Provincial leaders in the eastern Afghan province of Kunar, including the governor and the provincial chief of police, are claiming that a joint US and Afghan clash in Kunar province claimed the lives of upwards of 65 people. The five-hour-long battle took place late last week in the Ghaziabad district in Kunar after ISAF attack helicopters identified armed Taliban fighters and engaged them, ISAF said last Friday, claiming that more than 30 Taliban fighters were killed.
But ISAF’s top spokesman is denying the reports of civilian casualties, and said that the Taliban encouraged locals to make such reports. From The Associated Press:
Rear Adm. Gregory Smith, director of communications for the coalition, said he watched video of a five-hour battle — recorded by cameras mounted on helicopters and unmanned aerial vehicles — and saw no evidence of civilian casualties or strikes against any structures.
He said helicopters flew to the area on the evening of Feb. 17 after the coalition received intelligence that insurgents had planned a gathering there to plan an attack against coalition and Afghan forces further down the valley. Once the insurgents saw the helicopters, they dispersed down the hillside and were targeted and killed, Smith said.
During the operation, Smith said the coalition picked up conversations between insurgents, including one man saying “Call government officials and tell them that civilians are being killed so the coalition will stop shooting us.” Smith said others were heard saying “We’ve lost 50 of our men so far” and “We need help with our wounded. We have to bury our dead.”
Early on Sunday, in a press release, ISAF also issued somewhat of a denial while stating that it would investigate the claims of casualties:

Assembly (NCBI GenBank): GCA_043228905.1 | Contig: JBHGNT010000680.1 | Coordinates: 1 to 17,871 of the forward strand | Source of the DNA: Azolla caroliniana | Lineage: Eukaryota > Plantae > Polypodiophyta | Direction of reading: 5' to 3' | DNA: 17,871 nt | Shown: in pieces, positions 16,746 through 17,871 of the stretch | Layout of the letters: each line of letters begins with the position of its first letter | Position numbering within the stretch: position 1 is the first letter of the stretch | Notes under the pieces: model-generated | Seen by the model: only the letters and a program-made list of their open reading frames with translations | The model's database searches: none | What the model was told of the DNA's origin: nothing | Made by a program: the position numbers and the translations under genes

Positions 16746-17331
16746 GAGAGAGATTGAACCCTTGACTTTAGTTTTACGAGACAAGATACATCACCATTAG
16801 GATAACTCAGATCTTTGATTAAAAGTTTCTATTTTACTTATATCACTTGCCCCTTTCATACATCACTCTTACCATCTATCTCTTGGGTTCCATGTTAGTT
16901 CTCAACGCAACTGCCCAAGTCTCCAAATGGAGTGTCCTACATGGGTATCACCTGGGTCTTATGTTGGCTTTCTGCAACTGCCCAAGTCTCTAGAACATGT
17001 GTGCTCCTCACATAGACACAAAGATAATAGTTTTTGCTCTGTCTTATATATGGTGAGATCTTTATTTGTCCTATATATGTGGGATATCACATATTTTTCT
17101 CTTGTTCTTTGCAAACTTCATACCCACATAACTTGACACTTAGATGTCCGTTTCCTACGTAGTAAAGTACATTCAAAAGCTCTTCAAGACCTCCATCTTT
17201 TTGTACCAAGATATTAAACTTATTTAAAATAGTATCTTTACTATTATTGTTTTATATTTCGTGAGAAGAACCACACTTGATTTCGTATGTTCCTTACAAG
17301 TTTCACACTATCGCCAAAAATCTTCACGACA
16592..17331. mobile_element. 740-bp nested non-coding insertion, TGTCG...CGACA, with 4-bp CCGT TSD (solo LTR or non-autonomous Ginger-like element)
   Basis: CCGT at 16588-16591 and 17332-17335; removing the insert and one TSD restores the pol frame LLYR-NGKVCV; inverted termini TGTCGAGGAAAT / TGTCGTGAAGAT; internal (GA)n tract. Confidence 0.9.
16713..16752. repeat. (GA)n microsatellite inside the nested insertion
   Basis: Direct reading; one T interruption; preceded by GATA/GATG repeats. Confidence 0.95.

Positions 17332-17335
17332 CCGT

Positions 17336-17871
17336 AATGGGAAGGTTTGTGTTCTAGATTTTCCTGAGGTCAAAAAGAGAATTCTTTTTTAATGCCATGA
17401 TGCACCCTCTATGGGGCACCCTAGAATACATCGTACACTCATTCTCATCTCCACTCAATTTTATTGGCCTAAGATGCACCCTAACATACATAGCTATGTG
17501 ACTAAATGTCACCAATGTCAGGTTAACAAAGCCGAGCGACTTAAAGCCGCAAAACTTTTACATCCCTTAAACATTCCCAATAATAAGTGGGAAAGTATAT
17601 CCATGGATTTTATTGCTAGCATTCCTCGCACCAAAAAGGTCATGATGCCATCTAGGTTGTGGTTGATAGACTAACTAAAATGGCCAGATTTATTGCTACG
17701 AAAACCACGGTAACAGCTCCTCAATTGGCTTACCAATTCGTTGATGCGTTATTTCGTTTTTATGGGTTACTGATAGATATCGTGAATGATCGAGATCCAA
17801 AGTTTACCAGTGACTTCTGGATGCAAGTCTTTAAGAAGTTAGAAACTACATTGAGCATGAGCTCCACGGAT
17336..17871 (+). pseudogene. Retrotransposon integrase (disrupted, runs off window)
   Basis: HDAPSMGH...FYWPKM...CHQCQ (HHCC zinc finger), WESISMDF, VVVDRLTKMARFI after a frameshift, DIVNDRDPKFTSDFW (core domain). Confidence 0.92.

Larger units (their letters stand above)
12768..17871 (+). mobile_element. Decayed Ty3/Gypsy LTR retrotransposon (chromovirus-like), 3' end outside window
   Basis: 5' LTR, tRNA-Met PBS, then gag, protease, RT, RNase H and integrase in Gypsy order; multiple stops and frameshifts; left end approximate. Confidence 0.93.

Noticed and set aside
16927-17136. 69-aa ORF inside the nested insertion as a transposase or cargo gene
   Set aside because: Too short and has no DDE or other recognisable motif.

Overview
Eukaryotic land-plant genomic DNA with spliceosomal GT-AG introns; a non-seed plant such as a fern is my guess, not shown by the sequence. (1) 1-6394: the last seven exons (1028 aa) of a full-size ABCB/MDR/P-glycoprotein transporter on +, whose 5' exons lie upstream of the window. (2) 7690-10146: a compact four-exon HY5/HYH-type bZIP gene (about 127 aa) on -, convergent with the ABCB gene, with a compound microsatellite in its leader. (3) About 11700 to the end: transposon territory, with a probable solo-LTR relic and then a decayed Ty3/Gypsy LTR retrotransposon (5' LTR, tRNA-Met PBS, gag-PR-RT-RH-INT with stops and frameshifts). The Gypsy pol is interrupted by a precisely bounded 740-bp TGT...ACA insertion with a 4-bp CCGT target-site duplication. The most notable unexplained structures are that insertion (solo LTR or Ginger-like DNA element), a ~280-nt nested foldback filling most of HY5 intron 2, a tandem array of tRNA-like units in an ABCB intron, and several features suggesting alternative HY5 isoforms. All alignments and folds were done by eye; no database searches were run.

ISAF reporting and weapons system video shows 36 insurgents, who were carrying weapons, were killed. This operation took place in a very remote valley in Kunar province, over very rugged terrain in the late night/early morning hours.
Immediately upon receipt of the press release, I requested ISAF release a copy of the video. The response was that ISAF is reviewing the video and considering its release. The problem is that releasing the tape this late in the game is too late; the tape, or portions of it showing what Admiral Smith describes, should have been put out immediately after the allegations were made.
Every hour that ISAF sits on that tape, the ability to set the record straight degrades. The Taliban have already set the narrative, and the media has for the past day reported that civilians were likely killed in Kunar. ISAF can only try to mitigate the damage at this point. Even if the truth is that ISAF forces only engaged and killed Taliban in Kunar, the Taliban walk away with a propaganda victory, even if suffering a tactical defeat on the battlefield.
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